Tip #1: Always focus on the very next step of the technique, then build on that. I often see that jiu jitsu athletes get ahead of themselves when training. For example, when someone mounts you, instead of focusing on the fundamentals of blocking the hip, then trapping the leg to gain control slowly to half guard, most people are rushing trying to go from a bottom position to submission, forgetting the fundamental principles in between.
Tip #2: Train with a goal. I always get the most effective training sessions in when I go into a class with a specific goal, such as “guard retention”. When live rolling, whatever my intention was (in this example guard retention) I focus solely on THAT. This will help you improve each area of your game meticulously. I would not recommend “just training”, because you are often the reactive one in the match, not the proactive one; when you are reactive, you are already one step behind.
Tip #3: Prioritize your nutrition. Ya know I had to include nutrition in here because food is fuel. Athletes who don’t prioritize their nutrition are always going to be behind the ball because you simply won’t have the energy and endurance to keep up with the physical and mental demands of the sport. Eat for energy by fueling your body with whole foods from all the food groups: protein, carbs, fat, and vegetables.
Tip #4: Listen to your body. Learning how to communicate with your body and understand its needs is literally the most important thing you can do as an athlete, ESPECIALLY a female athlete. We often force and hustle ourselves into oblivion instead of taking a rest or recovery day, when our body is achy and sore. Honoring your body’s cues will drastically improve your physical and mental game.
Tip #5: Capitalize on your body type. My boyfriend and coach always tells me “a smart (wo) man knows her weaknesses”. The truth is you don’t have to implement every single thing you learn into your game. I recommend cherry picking the techniques that work well for your body type and that also make you feel confident in your game. Take the time to understand both your strengths and weaknesses and then develop your game around that! For example, I do not have long legs; so, there are some techniques that simply don’t work with my body type and instead of trying to fit a square peg into a circle hole, I either modify it to fit my body or I just switch my focus to what DOES work for my body.
Tip #6: Learn how to control your breath. Your breath is a beautiful tool that can either hinder or help your performance. Fast, irregular breathing will activate your fight or flight response system, causing you to think and act out of fear as well as gas out too quickly. Calm, controlled breathing will regulate your nervous system, which allows you to be more mindful, grounded, and in control of your movements. Breathwork is the practice of using your breath to take you out of the chaos of your mind and be more in tune with your body. I recommend doing some form of breathwork daily, because as with any practice, you need to be consistent in order to see lasting results.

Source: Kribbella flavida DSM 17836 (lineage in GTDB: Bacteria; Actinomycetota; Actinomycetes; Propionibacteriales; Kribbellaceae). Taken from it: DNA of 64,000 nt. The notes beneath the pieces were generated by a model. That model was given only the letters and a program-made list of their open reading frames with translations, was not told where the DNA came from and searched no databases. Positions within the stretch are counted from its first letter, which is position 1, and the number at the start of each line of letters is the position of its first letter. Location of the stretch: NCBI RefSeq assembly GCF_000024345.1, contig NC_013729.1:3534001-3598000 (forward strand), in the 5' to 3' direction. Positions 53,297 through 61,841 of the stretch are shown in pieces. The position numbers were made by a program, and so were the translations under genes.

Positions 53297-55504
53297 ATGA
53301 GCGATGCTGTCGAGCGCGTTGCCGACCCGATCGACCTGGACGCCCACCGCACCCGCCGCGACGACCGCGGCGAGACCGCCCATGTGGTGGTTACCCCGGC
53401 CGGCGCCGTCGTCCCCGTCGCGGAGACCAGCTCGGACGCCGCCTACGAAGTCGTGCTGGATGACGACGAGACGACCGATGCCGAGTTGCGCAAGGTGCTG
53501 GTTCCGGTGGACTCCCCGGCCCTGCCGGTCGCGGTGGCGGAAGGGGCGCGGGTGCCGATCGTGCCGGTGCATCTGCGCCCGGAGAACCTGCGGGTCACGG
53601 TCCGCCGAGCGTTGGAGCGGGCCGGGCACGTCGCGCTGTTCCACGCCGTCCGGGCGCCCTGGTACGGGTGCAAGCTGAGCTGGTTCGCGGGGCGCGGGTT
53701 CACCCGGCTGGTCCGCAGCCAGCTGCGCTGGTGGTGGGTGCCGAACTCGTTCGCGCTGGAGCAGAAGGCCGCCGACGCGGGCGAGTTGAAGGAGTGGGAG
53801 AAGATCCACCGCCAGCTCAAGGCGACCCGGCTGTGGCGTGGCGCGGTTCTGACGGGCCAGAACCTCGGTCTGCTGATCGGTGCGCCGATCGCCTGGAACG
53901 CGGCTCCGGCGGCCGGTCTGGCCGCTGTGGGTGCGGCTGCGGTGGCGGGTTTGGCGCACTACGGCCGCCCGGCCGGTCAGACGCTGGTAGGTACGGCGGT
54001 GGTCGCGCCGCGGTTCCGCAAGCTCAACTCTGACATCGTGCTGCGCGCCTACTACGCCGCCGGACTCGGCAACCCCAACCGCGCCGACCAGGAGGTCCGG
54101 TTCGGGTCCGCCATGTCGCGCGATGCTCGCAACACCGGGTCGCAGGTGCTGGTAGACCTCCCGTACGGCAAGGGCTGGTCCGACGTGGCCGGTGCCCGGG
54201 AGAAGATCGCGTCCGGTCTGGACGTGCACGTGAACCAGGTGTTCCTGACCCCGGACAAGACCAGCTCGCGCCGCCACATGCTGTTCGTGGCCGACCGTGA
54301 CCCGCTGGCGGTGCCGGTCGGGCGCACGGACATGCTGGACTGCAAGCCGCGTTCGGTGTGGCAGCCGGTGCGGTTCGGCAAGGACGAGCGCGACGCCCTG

The top three things that have completely changed my jiu jitsu game are releasing attachment to the outcome, always being curious, and repetition.
Repetition is the key to mastery. If you are struggling with anything, drill it. That is the only way to develop muscle memory. The techniques I am best at are, by far, the ones that I have drilled over a thousand times. Also, my growth both in training and in competition have astronomically improved when I decided to release my grip on perfectionism and the fear of failure and switched my focus to having fun and being curious. Not only has jiu jitsu become more enjoyable, but I actually move better and think more clearly when I’m out of my head and being present in the moment. This concept took me years to learn, —but it’s something that I would tell every athlete to prioritize over anything else.
Nattie Boss, RDN Nattie is a Sports-focused Registered Dietitian who is the founder of The Performance Blueprint, the only 8-week performance lifestyle online coaching program for female grapplers. She is a brown belt in both judo and jiujitsu and has been an active competitor since she started training in 2010. She also co-owns a jiuijtsu academy in Philadelphia and teaches their group kettlebell classes. When she’s not on the mats or in the gym, she enjoys facilitating breathwork, hosting local dance parties, road tripping across the country, creating content, or playing with her pup.